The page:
Bořivoj Brdička : The Role of Internet in Education xxC O N T E N T SxxxxxxI N D E X

5. THE WAYS OF APPLICATION OF THE INTERNET TO EDUCATION

5.6 Distance learning

There are many reasons that support the view that there must be some guidance in education. The more students are interested in learning certain skill and the more concrete the subjects of learning are, the easier it is to get to the goal. As there are many people willing to learn something (e.g. the re-qualification of the unemployed or teachers learning IT), certain more or less instructive methods may be used here. It also means that there is a demand for certain kind of education on the market.

We don't even call our teachers 'teachers'. We call them 'learning consultants'. And we don't like to be called a 'school'. We think that is a throwback to an archaic age of corralling young people and imposing a curriculum on them.

Michael Maser (co-founder of the Virtual High Learning Community, a nonprofit private school in Vancouver), 1996

Rapid development of the Internet enables to introduce learning in virtual distance forms. As it is everyone's responsibility for his/her education, we can expect that the one who wants to learn something will be able to find someone who would provide the best instruction on the Internet. If it really happened, it would probably influence the higher forms of education because the students of older age seem to understand the need for learning more and can work more independently than pupils of lower grades. Some people claim that it could be the end of classical "stone" universities. The representatives of universities seem to take this threat seriously. There are some schools (higher and secondary) that already offer the full distance programs on the Internet. But nearly all the universities and some secondary schools are introducing some complementary distance forms of education. The courses designed for adult learning seem to have the brightest future, e.g. the re-qualification courses mentioned above.

One of the most important features of distance learning is the possibility to study at any chosen time and wherever there is an access to the Internet. The learners can choose their own pace of progress. Even those students that would not be able to keep up at normal schools have a chance here. The best ones can spend only minimal time on the course and do something else.

According to Glenn Russel, there are two basic models for distance learning [57]:

Independent (asynchronous)Synchronous

Learning is unscheduled. Students can access and interact with materials whenever they wish. There are no chat or videoconferencing facilities, but email may be used. Students can access lectures or broadcasts, usually on the Web. This model can also be referred to as "asynchronous", because it does not rely on real-time, direct communication between students and teachers. The opportunity for interaction is often restricted.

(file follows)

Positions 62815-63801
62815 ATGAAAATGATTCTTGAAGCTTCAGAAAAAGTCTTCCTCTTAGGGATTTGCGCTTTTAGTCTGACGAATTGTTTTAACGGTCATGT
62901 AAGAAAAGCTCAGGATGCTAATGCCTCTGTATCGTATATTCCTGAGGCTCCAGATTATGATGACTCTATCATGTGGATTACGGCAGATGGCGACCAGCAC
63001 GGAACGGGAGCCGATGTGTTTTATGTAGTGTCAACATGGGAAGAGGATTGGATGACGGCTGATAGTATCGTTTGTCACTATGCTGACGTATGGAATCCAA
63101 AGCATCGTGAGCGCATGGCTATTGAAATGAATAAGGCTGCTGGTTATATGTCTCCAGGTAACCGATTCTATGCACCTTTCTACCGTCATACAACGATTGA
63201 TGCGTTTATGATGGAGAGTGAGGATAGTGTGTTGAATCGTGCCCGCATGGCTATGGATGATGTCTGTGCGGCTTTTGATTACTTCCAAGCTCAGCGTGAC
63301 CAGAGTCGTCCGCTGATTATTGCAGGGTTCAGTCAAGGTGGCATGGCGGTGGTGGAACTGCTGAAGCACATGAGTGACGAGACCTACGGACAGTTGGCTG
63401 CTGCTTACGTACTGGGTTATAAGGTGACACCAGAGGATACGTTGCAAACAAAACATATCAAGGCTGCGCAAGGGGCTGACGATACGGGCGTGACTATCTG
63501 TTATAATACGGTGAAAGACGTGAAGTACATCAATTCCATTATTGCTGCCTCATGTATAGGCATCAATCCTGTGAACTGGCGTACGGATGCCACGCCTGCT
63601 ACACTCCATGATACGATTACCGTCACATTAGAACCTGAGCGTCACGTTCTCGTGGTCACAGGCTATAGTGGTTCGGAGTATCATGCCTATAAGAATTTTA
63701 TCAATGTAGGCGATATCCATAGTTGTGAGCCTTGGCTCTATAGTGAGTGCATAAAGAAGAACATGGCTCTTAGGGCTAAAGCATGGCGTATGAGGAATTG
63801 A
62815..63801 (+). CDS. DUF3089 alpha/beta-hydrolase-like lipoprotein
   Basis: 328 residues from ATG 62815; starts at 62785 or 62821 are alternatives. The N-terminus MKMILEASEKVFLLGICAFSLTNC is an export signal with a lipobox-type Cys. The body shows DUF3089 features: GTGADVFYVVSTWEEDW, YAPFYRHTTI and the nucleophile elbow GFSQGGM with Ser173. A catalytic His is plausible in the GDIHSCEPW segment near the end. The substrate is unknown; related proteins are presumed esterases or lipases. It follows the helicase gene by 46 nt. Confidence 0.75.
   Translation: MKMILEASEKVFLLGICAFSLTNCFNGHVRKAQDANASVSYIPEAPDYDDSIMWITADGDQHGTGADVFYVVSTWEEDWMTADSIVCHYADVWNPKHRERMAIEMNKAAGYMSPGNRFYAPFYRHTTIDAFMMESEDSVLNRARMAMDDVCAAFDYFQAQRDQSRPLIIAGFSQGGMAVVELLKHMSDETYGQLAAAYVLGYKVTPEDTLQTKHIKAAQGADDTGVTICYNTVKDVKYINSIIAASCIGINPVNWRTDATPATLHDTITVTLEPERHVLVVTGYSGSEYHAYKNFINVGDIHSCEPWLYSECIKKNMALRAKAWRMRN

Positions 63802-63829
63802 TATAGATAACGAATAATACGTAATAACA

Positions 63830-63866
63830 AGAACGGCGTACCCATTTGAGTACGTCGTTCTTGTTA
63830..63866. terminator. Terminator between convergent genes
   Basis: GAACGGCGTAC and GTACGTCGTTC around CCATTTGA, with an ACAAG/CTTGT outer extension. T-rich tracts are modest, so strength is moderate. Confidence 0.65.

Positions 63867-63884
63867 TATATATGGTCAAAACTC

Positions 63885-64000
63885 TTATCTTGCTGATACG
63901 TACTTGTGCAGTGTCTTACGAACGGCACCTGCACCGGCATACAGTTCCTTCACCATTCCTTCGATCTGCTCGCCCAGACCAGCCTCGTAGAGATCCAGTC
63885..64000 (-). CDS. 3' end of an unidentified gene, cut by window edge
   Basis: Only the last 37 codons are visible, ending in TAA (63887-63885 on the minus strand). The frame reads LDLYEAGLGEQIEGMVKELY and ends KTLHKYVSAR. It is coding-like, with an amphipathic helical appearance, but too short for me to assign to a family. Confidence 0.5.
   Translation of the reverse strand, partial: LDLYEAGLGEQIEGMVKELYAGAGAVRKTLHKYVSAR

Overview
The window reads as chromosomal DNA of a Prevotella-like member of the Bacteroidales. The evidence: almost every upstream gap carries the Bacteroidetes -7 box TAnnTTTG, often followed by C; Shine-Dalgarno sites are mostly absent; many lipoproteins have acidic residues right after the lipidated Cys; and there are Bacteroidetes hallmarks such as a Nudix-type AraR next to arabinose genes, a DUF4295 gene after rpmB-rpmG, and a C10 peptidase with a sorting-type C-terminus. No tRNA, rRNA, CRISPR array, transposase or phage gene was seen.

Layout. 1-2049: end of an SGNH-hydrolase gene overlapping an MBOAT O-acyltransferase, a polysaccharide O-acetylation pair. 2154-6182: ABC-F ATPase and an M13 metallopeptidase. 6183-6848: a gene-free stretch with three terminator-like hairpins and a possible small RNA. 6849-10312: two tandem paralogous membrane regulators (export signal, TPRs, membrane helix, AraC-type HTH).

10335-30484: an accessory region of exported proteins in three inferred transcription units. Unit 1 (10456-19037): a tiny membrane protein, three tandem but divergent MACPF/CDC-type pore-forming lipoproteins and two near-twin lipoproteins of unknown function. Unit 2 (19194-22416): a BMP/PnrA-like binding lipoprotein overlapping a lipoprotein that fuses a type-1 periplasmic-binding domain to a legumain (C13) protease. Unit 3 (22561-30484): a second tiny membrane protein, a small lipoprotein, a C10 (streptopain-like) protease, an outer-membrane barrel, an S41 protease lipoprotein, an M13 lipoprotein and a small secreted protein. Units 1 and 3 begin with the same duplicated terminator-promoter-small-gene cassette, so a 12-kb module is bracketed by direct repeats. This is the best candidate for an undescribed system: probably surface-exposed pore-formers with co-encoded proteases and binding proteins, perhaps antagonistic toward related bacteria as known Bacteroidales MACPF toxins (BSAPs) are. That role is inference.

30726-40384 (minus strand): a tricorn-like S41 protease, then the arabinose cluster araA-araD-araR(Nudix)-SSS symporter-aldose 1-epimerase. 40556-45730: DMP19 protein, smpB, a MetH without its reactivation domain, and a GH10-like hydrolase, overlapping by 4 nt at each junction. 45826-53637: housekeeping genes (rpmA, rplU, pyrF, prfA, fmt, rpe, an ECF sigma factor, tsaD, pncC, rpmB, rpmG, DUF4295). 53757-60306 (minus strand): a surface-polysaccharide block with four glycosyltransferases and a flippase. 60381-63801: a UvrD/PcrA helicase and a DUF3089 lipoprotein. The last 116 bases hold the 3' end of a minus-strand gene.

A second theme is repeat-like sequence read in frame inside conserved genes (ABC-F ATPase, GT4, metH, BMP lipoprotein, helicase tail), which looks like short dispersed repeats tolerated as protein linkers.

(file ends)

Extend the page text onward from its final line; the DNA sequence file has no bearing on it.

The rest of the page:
There are scheduled online meetings with other students, teachers and tutors, which can include live chats and videoconferencing. This requires collaboration, and communication at agreed times. With this method, there are greater opportunities for socialization, but reduced flexibility because 24-hour access is rarely possible.

It turns out that the combined independent and synchronous forms of distance education may be the best solution.

Anyone can choose from the wide choice of distance learning programs the one that suits the best. In fact there is some global competition here that allows only the best ones to remain in the business. There is no doubt that all the institutions (not only universities) willing to remain on the market pay increased attention to the fast development in this field. Basically, it is determined by the technical level and commercial availability of systems of distance learning. The number of the truly successful ones is not high. Let us have a look at some of them in more detail.

The tools for designing distance courses originate from the systems of long-term guidance of the work of students, described in the chapter 5.1. Teaching Machine. Explanation of subject matter, often as WWW hypertext pages or documents offered to download is easy to be realized by those means. The tools for designing the tests are included. These tools seem to be significant for the quality of the whole system. These systems also include tools for management of individual students' rights of access to the courses. Another important feature introduced by the Internet is the possibility of asynchronous and synchronous communication among students and with the instructor. So they can consult each other, share information, ask questions, etc. Most often the work of the students is controlled by the work time plan that has to be fulfilled within given time range - e.g. learn certain subject matter, do exercises or tests, submit assignments, etc.